With each passing beatitude in Jesus’ Sermon on the Mount in Matthew 5, it becomes more and more clear that a person cannot be a genuine Christian without have their attitudes and actions completely and radically transformed from the inside out. Regardless the extent of your exegetical gymnastics, there is no possibility of developing a theology of salvation by works from Jesus’ teaching in Matthew 5. In fact, it is quite the opposite. The beatitudes are shining reminders that when a person is saved by grace through faith, their life will begin to manifest attitudes of genuine humility, gentleness, righteousness, mercy, purity, and peacemaking.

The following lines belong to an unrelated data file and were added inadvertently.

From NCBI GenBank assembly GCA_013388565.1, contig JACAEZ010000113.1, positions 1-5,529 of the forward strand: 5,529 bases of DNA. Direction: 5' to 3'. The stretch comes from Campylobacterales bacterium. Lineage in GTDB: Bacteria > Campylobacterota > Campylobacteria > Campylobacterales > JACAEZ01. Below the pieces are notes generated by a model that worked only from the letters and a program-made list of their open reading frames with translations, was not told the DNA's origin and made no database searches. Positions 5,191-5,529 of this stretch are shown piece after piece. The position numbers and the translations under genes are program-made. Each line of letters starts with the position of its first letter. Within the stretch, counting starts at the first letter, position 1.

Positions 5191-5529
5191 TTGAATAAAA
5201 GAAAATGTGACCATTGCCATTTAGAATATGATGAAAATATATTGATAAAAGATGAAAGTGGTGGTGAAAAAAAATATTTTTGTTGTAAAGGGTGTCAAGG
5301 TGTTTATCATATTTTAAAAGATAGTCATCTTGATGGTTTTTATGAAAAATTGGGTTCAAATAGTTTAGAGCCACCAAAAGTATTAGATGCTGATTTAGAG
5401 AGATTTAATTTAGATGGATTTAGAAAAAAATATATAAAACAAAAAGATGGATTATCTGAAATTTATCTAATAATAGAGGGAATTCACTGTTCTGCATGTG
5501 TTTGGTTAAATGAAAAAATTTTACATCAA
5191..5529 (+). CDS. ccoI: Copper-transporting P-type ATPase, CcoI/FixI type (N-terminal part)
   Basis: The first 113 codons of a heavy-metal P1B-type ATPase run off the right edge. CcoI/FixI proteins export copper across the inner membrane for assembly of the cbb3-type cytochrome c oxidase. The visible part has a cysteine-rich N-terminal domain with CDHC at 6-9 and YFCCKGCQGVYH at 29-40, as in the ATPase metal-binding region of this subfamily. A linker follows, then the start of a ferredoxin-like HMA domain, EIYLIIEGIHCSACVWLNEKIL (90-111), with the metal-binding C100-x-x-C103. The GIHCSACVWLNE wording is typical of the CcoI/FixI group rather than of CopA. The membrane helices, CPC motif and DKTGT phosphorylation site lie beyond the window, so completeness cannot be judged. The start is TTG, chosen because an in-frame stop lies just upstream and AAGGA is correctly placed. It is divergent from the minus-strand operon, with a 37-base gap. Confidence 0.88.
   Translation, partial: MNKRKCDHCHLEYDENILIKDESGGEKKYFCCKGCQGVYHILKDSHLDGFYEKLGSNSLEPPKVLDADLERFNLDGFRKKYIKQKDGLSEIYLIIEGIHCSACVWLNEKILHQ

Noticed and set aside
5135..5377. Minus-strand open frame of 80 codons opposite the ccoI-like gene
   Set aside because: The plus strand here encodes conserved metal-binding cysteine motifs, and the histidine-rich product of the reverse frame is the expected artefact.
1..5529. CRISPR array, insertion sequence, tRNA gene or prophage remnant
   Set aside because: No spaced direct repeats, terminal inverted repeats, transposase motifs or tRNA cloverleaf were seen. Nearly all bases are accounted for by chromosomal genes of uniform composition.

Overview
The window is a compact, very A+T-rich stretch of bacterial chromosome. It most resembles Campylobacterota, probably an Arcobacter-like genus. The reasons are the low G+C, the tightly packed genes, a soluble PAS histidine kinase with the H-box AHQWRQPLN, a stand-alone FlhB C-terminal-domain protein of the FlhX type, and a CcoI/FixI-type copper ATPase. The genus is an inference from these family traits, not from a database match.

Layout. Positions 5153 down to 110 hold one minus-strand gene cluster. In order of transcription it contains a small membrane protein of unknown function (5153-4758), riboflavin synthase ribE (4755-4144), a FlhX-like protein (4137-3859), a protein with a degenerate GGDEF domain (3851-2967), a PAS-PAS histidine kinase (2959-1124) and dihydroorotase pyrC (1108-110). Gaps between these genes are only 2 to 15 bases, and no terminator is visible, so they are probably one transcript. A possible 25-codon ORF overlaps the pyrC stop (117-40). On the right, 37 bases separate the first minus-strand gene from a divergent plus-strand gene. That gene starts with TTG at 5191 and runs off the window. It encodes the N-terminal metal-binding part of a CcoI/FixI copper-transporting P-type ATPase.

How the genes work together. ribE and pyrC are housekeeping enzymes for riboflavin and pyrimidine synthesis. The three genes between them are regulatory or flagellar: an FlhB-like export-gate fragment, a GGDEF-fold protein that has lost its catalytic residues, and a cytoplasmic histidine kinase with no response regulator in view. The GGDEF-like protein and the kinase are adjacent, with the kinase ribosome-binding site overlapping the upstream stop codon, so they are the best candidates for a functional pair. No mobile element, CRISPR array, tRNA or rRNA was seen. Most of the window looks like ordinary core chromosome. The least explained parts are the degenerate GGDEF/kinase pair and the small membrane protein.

In Matthew 5:9, Jesus states, “Blessed are the peacemakers, for they shall be called sons of God.” Jesus is not giving priority to how one might become a “son of God,” but is emphasizing that the likeness of “sons of God” have to their heavenly Father––for God is a “God of peace” (Romans 16:20; 1 Thessalonians 5:23; Hebrews 13:20). From the moment man was exiled from the garden in Genesis 3 because of sin to the climax of the death and resurrection of Jesus Christ, God’s plan has been to bring about lasting peace between himself and man, and then between man and man. Paul describes God as a peacemaker in 2 Corinthians 5:19, “In Christ God was reconciling the world to himself, not counting their trespasses against them, and entrusting to us the message of reconciliation.” Therefore, since this is a characteristic of their heavenly Father, peacemaking should also characterize the “sons of God.” READ MORE…